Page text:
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As I know many of you were, I watched as much of the 2011 World Series as I could. With all of the great games that had been played up to that point, I was wondering if the final series could be any better. Well, it was!
The 2011 Fall Classic was one of the most memorable in recent history. First of all, one of the teams, the St. Louis Cardinals, were not really even supposed to be in the playoffs, much less the World Series. As I have previously discussed in earlier columns, the Cardinals were nearly eliminated from playoff contention before the regular season was over. The craziest thing about all of it is that the Cardinals actually pulled off the nearly impossible and won their 11th World Series title in franchise history by defeating the Texas Rangers in an exciting seven game series.
I have to admit; I was rooting for the Rangers. The Rangers have never won a championship in their entire franchise history, and I always seem to root for a team like that. Also, the Rangers didn’t want to join only a handful of teams as losers of back-to-back World Series, but that is exactly what they did. The Rangers were defeated in five games last year by the San Francisco Giants.
The postseason of 2011 tied the record for the most games played. Out of the possible 41 postseason games, 38 were played this year, and four loser-go-home games were played. There was drama at nearly every turn, and I tried my best to catch as much of it as possible.
None of the 38 games played were as exciting and nerve racking as game six of the World Series. In this particular game, the Rangers were heading back to St. Louis with a 3-2 series lead, looking to finish their championship run off. However, game six would turn out to be a nightmare for the Rangers that they will undoubtedly be thinking about every day during the off-season.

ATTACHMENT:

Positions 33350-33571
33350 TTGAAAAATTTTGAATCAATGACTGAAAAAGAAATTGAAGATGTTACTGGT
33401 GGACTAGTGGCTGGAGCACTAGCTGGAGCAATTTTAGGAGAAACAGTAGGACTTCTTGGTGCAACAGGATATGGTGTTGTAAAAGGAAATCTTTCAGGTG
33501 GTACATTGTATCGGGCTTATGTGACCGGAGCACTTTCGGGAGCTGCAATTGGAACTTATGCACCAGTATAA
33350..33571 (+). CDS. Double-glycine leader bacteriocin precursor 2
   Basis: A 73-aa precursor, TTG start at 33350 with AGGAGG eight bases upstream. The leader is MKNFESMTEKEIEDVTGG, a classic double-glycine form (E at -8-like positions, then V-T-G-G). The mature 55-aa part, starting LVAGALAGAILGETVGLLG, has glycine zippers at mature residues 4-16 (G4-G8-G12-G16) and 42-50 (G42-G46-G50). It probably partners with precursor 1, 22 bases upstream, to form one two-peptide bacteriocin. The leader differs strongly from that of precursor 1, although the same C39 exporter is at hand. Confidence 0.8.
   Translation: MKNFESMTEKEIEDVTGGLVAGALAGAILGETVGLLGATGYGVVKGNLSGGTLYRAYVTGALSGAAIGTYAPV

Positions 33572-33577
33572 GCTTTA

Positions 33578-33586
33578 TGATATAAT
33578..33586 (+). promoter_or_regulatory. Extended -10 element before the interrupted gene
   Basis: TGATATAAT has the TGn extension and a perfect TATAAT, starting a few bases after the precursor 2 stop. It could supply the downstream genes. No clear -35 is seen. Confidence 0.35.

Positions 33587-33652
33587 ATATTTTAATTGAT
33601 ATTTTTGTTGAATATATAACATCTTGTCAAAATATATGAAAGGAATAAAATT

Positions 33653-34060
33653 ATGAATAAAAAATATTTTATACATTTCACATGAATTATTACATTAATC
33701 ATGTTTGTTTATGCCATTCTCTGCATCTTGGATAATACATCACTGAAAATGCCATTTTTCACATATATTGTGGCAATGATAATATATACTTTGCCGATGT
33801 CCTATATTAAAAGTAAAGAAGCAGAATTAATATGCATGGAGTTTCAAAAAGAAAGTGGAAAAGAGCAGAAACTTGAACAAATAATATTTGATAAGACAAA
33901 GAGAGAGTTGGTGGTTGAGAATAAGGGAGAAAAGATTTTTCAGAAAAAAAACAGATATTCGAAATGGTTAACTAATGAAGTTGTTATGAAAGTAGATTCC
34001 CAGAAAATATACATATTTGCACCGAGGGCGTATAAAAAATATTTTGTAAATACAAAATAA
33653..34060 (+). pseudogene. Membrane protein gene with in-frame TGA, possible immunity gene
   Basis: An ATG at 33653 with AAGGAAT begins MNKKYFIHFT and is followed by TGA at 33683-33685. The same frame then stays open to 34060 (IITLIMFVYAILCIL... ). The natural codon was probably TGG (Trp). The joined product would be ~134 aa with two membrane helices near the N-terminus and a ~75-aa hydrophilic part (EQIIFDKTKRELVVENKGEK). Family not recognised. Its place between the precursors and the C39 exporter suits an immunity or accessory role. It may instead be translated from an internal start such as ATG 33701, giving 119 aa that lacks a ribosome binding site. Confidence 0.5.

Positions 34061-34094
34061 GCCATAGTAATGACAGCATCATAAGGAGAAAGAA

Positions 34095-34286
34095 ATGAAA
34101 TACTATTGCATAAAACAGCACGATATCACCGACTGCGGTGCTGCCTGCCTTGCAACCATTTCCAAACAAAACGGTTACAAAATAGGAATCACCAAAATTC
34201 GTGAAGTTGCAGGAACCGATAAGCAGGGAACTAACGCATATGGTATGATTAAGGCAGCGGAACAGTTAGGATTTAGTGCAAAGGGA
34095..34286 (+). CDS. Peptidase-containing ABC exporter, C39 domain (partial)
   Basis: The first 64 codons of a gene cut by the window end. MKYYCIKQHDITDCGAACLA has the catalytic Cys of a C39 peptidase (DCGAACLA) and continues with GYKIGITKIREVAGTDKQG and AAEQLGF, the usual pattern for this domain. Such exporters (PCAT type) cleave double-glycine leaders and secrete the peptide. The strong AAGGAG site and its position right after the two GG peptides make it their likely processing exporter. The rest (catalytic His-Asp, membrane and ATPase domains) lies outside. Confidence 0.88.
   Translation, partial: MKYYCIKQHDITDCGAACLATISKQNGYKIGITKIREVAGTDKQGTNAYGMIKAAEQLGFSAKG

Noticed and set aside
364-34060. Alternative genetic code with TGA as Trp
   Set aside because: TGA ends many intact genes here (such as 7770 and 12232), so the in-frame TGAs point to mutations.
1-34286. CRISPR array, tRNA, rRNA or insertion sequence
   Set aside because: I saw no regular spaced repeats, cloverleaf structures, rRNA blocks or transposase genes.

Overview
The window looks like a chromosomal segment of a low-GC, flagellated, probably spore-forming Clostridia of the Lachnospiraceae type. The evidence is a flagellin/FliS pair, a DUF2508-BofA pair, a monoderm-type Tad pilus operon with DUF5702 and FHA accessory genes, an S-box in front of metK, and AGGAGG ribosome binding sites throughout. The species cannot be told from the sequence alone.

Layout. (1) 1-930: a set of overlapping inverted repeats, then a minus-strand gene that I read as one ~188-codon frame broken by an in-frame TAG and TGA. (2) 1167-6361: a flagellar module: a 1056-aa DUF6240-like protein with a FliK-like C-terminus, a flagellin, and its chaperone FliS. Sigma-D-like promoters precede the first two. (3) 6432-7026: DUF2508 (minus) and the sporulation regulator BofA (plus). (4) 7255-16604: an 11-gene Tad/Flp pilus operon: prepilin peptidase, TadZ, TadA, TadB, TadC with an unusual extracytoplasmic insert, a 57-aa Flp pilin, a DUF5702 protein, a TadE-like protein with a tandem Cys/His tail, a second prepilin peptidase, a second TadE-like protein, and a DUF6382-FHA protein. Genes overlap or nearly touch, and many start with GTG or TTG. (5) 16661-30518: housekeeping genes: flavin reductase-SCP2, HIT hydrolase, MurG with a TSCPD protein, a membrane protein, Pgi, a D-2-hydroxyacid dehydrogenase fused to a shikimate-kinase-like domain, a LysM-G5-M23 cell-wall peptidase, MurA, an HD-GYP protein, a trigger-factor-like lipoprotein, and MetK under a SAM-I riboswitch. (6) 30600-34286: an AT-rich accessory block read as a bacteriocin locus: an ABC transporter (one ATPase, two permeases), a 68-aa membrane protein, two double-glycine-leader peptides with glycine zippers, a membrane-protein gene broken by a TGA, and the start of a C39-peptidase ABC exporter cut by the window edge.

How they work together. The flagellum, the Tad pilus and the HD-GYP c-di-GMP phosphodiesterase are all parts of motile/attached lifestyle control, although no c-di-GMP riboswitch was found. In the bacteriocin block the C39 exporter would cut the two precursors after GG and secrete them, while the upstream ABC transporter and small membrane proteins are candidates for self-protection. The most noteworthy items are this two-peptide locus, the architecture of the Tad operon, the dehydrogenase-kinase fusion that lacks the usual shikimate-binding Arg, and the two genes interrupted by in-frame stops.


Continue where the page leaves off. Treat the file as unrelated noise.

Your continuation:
After the first inning of play, the Cardinal held a 2-1 lead, but the Rangers would not be intimidated. After battling back and forth all night long, the two teams would enter the late stages of the game leaving all of the spectators wondering what would happen. What we saw was something truly unbelievable.
As the Cardinals came to bat in the bottom of the ninth inning, they trailed by two runs, 7-5. After two outs had been recorded, Cardinal third baseman David Freese knocked a two-out, two-strikes, two-run triple to tie the game.
As extra innings began, the Rangers once again took a two-run lead by way of a Josh Hamilton two-run home run. The Cardinals would once again step to the plate and deliver. A pair of RBIs, the second on another two strike count would tie the game once again.
In their half of the 11th inning, the Rangers failed to score and the door was open for the Cardinals. With the bases empty, Freese would once again step to the plate. Freese delivered with a walk-off solo home run to force a game seven, the first game seven of the World Series since 2002.
To put the Cardinals comeback into perspective; they were the first team in MLB history to come back from deficits in the ninth and tenth innings. Also they were the first team to score runs in the eighth, ninth, 10th, and 11th innings of a World Series game. Oh, and by the way, the Rangers had the Cardinals down to their last strike on two separate occasions. The momentum from the thrilling game six win propelled the Cardinals to a 6-2 win in the following game to top off an improbable season.
After being ten and a half games out of the playoffs in late August, the Cardinals didn’t give up. They came together as a team and put together a run that was one of the best ever in the history of MLB. Too bad for the Rangers though, they just ran into a team that would not quit, even though they may have been more talented. Don’t feel too bad for the Rangers though, with nearly all of their core players returning they will look to make another run to the World Series next season, and hopefully win their first title in franchise history.